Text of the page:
Take a look at what appears to be the upgraded version of Santa’s sled. It was built entirely from scrap by a Russian retiree from the city of Kirov and turns out this rather strange snowmobile is ideal for the Russian steppes.
First thing first, the single-cylinder engine comes from an old Yamaha dirt bike and it transmits power to a huge rear wheel instead of a track, like on classic snow ravishing machines. But there’s nothing regular about a junkyard build and this project comes to strengthen the rule furthermore. For instance, the fiberglass seat is from an old carousel and the gear shift lever looks like a wooden Coca-Cola bottle. Other important parts are the low friction skies and the frame.
This junkyard project took one year to complete, but it looks like it can last a lifetime.
The original BMW R90/6 was a very reliable touring motorcycle and many of those maintained properly still ride strong today, so a 1976 model year should be a bargain. But taking a look at the bike you suddenly realize that this is no mean machine to make your neighbor jealous with. The quickest solution to make such bikes visually attractive again (and the neighbor finally jealous) is by turning them into café racers.
Rob Snow from Salt Lake City, Utah did so with his 1976 BMW R90/6 and with approximately $450 he turned the old Goldwing competitor into a veritable café racer that simply cannot be ignored. Looking at the before and after pictures, it’s kind of hard to believe that the radical change was achieved with only a new tailsection, seat and taillight as well as handlebar and mirrors. Obviously, the huge fairing had to go and it is now replaced by a much cooler bikini-style one and the new black paintjob does help a lot too. More photos after the jump.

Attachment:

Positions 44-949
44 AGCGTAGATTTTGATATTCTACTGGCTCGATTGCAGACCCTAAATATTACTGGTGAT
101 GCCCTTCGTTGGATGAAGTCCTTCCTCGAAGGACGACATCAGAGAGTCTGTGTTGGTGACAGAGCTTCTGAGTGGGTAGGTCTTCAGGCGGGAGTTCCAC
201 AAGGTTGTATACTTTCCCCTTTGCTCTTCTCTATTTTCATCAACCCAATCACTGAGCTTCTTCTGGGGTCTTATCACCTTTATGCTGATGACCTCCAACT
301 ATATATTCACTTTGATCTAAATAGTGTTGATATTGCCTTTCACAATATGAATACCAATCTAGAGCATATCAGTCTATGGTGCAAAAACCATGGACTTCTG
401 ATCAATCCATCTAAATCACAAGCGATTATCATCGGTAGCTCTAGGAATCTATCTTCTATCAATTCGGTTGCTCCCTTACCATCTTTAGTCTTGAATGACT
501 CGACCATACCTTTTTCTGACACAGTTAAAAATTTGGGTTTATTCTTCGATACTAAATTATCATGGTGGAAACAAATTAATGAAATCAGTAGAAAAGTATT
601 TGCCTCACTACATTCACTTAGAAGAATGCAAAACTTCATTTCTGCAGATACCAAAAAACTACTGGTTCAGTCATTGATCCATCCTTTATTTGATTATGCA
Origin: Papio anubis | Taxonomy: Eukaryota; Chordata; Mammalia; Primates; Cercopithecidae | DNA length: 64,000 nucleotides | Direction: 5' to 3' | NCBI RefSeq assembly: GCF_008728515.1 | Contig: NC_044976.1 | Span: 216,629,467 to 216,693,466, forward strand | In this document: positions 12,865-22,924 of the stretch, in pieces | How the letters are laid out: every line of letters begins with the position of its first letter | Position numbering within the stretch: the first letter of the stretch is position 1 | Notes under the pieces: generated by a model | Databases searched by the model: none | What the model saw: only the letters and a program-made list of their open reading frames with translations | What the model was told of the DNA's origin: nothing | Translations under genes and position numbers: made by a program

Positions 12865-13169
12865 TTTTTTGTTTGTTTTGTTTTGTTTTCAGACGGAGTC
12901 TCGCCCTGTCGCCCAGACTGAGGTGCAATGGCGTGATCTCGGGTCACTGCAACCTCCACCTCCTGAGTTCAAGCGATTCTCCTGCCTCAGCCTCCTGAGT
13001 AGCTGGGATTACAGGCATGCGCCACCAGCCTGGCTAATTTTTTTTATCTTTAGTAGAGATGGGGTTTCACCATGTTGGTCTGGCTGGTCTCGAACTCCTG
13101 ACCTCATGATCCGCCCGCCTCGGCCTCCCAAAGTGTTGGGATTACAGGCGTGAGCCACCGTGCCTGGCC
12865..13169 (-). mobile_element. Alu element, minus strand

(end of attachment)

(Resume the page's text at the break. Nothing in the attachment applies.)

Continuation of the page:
Inspired by the shark face nose art of World War II’s Flying Tigers, the three fighter squadrons of US volunteers that flew for the Chinese Air Force, Death Spray Custom in London have created what they like to call the Bite project.
This Ducati 996, which was most likely upgraded with a Fast By Ferracci 1026 Stroker Kit and now called ‘1096’, is the project’s pièce de résistance. Obviously, the paintjob is the coolest thing about it.
Ducati may not have thought at a “shark edition” for none of their superbikes, but DSC’s work could stand as a good source of inspiration if the idea ever strikes.
Valentino Rossi won the season-opening race in Qatar after leader Casey Stoner crashed during lap six. After the race, Stoner admitted that a “silly mistake” was the cause of his crash. The second place on the podium was occupied by Jorge Lorenzo, while third went to Andrea Dovizioso, who was milliseconds faster than Nicky Hayden right before the finish line. Read the race results after the jump.
Take a look at this gorgeous Ducati Streetfighter S ! It was modified by performance parts distributor Motovation Accessories using mostly Rizoma parts and accessories found in their 2010 catalog. The bike showcases the quality products from rear sets to engine covers and features a custom paintjob applied by Southern Metal Customs in Austin, Texas.
Although this is not a radical project, we happen to like it a lot for looking a hell lot more aggressive than the stock Streetfighter S and much more expensive as well. Hit the jump to see the whole list of parts thrown at it.
The M-Org (yes, from organic) is a concept chopper belonging to Russian designer Michael Smolyanov, who thinks of it as to an eco-friendly timeless machine and who is not afraid of showing it as the bike’s green and yellow color combination reveals.
The designer claims that the grown organic materials used for the frame, suspensions and even the steering components are lighter and stronger than classic ones, making the Organic Bike a very special chopper to park on your lawn in the future.